Thursday, 1 May 2014

Is Fibre Calorie Free?

High fibre diets are known to have a number of beneficial effects. The benefits of high fibre diets include protection from cardiovascular disease, type 2 diabetes and cancer. Many of the health benefits of fibre actually stem from its ability to cause weight loss. Foods such as legumes and oats may be able to cause weight loss because of their high fibre contents. The obesity epidemic in the developed nations may stem in large part from the low fibre content of the diet.

Types Of Fibre

There are two main types of fibre. Soluble fibre and insoluble fibre. Both fibres are made up of the non-digestible parts of plants, but they differ in their ability to absorb water. While insoluble fibre does have health benefits, it is insoluble fibre that is likely beneficial to weight loss. This is because as it absorbs water, it creates a physical gel-like barrier that prevents the absorption of glucose from the gut. This lowers the glycaemic index of any carbohydrates in the meal.

Glycaemic Effects Of Fibre

Lowering the rate that glucose enters the blood appears to have huge health effects. In particular it may decrease nutrient overload on the liver, which in turn lowers the amount of carbohydrate that is converted to fat. This can improve insulin sensitivity and reduce the risk of leptin resistance. Many health effects are now linked to this beneficial glycaemic effect, which is why recommendations are to eat legumes and oats that are rich sources of fibre.

But Is Fibre Calorie Free?

Fibre is just the non-digestible parts of plants. These plant components are made up of largely cellulose and lignins in cell walls, neither which are able to be broken down by human enzymes. As a result they pass straight through the small intestine undigested. Many people assume this means that fibre contains no calorie content. However this is not true and fibre can contribute significantly to daily energy intake.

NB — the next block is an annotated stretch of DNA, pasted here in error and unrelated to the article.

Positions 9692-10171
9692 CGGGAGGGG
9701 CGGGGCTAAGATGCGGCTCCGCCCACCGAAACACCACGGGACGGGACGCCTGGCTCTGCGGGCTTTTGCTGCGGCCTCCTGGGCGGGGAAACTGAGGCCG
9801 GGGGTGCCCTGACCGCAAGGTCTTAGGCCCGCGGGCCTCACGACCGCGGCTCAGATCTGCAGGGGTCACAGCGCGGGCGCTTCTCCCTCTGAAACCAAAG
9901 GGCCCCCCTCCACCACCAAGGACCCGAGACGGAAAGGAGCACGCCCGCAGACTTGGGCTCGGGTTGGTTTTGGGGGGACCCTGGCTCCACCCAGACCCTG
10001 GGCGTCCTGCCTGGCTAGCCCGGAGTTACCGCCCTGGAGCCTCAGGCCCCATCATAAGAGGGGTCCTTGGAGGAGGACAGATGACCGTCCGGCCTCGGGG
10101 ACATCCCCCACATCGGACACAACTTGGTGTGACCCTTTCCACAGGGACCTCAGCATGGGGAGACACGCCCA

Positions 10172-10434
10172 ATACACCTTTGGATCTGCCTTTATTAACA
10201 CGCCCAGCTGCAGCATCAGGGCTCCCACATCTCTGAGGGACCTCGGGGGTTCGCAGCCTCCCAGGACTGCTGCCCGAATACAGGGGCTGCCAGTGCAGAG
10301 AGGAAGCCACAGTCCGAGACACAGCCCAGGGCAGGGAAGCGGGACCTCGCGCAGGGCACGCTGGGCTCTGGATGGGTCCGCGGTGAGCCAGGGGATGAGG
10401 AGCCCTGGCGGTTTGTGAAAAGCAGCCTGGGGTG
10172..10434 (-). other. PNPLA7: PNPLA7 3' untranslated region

Short Chain Fatty Acids

Although humans do not possess the enzymes necessary to digest cellulose and lignin, bacteria do. This is how ruminants (goats and sheep) are able to eat grass and other cellulose based plant material. The bacteria in their stomach and intestine ferment the cellulose and this produces short chain fatty acids such a propionate, butyrate and acetate. These are then absorbed and contribute significantly to the daily energy needs of the animal.

Humans And Short Chain Fatty Acids

Just as with ruminants, humans contain bacteria in their intestines that can ferment fibre. These bacteria produce short chain fatty acids and these are absorbed into the circulation where they contribute to daily energy needs. As well as providing energy, the short chain fatty acids also have beneficial metabolic effects and may lower plasma cholesterol levels. They also supply a slow release form of energy that may increase satiety and improve energy efficiency.

Weight Loss

The conversion of fibre to fatty acids in the colon is an important part of human health. Those that believe that weight gain is caused by eating too much, do not understand the nuances of human nutrition that make such a contention illogical. Despite containing energy, and contributing to daily energy needs, the more fibre eaten in the diet the more weight that is lost. This paradox illustrates that human nutrition is far more complex that any energy balance equation in a medical textbook.
RdB

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